[Import-SIG] One last try: "virtual packages"
barry at python.org
Tue Jul 12 22:03:58 CEST 2011
On Jul 12, 2011, at 12:02 PM, P.J. Eby wrote:
>At 11:03 AM 7/12/2011 -0400, Barry Warsaw wrote:
>>It's a very interesting idea that is worth exploring. A few things come to
>>- Under this scheme it's possible for names in a module to "suddenly" appear.
>Bear in mind that you still have to actually *import* those names, so it's
>not like they really "suddenly" appear. And when you do import them, they'll
>be *modules*, not functions or classes or constants or anything.
Yeah, I was just thinking about something dumb like a typo in an import
statement, but I think that's nothing realistic to be worried about.
>> E.g. I could install packages that extend existing top level modules like
>> `time` or `string`. This might be a good thing in that it gives 3rd party
>> folks a more natural place to add things, but it could also open up a
>> land-grab type collision if lots of people want to publish their > packages as
>> subpackage extensions to existing modules.
>True -- an ironic side-effect, given our intent to make it easier to *avoid*
>such collisions. ;-) However, given that this feature will probably NOT be
>available on versions <3.3 by default (see discussion below), it probably
>won't get *too* far out of hand.
We'll let you eat those words in 15 years when Python 4.7 comes out. :)
>Also, because you can't add new module *contents*, there's little benefit to
>doing this anyway. Your users would have to do "from string.foobar import
>bizbaz" or "import string.foobar as foobar", anyway, so why not just make a
>"foobar.string" module and call it a day?
>I also don't think we should really advertise the ability to extend other
>people's packages, except maybe to say, "don't do it."
Agreed. I did want to bring this up as a side-effect of the feature.
>We could also shut down the capability by requiring virtual packages to be
>declared in the module, if there is a defining module. That would actually
>work well with cross-version compatibility (see below) but would add an extra
>step when turning a module into a package.
I'd rather go the other way. IOW, leave it open by default but perhaps
provide an API that allows a module to declare itself closed to submodules. I
don't actually expect that to be used much, so I'm happy to call YAGNI on it.
But I don't want to require a defining module for virtual packages, because
that makes it less useful for vendor packagers.
Generally, I think we'd prefer not to have defining modules, but when we do,
we can have the defmod.py owned by exactly one vendor package, and then
submodules would add dependencies on that defining module. This is actually
one way we currently handle colliding __init__.py files, but it kind of sucks
because it makes packaging submodules more complicated.
>>- It's unfortunate that this will be more difficult to back port to Python 2.
>Well, I'm not that bothered by it. Python 2 still has its two existing ways
>to do this, and it's not *that* terribly hard to make an __import__ wrapper.
>But there are some things that can be done to make it easier.
I'm also not entirely sure I'd want to back port this into our Python 2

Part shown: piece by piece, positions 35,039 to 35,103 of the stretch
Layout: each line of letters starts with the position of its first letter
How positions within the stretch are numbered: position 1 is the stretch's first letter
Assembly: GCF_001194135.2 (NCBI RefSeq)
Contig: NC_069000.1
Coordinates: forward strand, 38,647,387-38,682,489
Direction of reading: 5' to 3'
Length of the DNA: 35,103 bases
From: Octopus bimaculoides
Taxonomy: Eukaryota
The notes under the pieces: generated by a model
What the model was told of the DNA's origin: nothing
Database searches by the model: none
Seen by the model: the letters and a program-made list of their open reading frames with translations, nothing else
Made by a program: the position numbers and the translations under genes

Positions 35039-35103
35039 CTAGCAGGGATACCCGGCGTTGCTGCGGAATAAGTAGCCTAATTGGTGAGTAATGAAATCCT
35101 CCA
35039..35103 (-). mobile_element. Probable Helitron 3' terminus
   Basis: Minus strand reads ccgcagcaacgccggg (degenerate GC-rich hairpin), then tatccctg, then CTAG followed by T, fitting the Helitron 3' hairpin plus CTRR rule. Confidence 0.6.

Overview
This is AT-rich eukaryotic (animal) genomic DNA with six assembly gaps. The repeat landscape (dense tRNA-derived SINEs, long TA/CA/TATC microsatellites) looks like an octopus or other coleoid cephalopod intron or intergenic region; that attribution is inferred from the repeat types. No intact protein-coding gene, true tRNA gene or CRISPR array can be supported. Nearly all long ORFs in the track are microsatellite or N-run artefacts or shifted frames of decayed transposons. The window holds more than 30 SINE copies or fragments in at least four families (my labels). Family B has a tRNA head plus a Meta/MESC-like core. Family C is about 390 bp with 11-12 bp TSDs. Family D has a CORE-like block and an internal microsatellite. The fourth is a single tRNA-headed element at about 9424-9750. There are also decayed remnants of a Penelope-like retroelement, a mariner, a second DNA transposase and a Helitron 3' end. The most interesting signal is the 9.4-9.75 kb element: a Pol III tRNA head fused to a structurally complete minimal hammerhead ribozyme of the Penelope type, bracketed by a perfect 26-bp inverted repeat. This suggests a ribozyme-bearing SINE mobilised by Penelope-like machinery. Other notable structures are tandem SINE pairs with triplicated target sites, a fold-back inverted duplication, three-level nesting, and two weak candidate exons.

versions anyway, at least not without fully understanding the performance and
other implications. I'd rather spend the effort to get people switched to
Python 3. :)
>>- It sounds like it will be more difficult to have a single code base that
>> supports Python 2, Python3 <= 3.2, and Python 3.3. This is because
>> __init__.py is required in the first two, but does the wrong thing (I
>> think ;) in a post-PEP 382 Python 3.3. Adding a .pyp file that's ignored
>> in anything that doesn't support PEP 382 would make it easier to support
>> multiple Pythons.
>There's a straightforward way to solve this. Suppose we have a module called
>'pep382', with a function 'make_virtual(packagename)'. In Python 2.x,
>setuptools will make "distributionname-version-nspkg.pth" files that just say
>'import pep382; pep382.make_virtual("toplevelnamespace")', and the same
>solution would work for Python 3 through 3.2. (In the .egg based install
>case, __init__.py gets used and the older API is called, but in future
>setuptools that'll be a wrapper over the pep382 module.)
>For Python 3.3, these APIs don't need to be used, but they'll still work.
>They just won't be doing anything significant. You can drop use of the APIs
>as you drop support for older Pythons, and code targeted to 3.3+ can just do
>For Python < 3.3, you have to get the pep382 module installed and activated
>somehow in order to use the feature. However, once you do, you can use "pure
>virtual" packages without an __import__ hook, because a meta_path importer
>can catch an otherwise-failed import and set up an empty module with a
>IOW, the difficult part of implementing this on 2.x is only the part where
>you allow transitioning from a 'foo' module to a 'foo' package without
>changing the module. If you're using namespaces the way people mostly do now
>on 2.x, it works without an __import__ hook.
>For this reason, I suggest that the default for the backwards-compatibility
>module be to only handle pure-virtual and declared-virtual packages, not
>module-extension virtual packages. That way, the overhead remains low.
>(Writing __import__ in Python adds overhead to *every* import statement,
>vs. the relatively small and infrequent overheads added by PEP 302 hooks.)
I'm less concerned about the foo-module-to-foo-package case, so I'm okay with
that being more difficult in Python < 3.3.
>>Let's see the PEP!
>Martin said something about working one up along similar lines himself; I'm
>curious to see what his proposal is.
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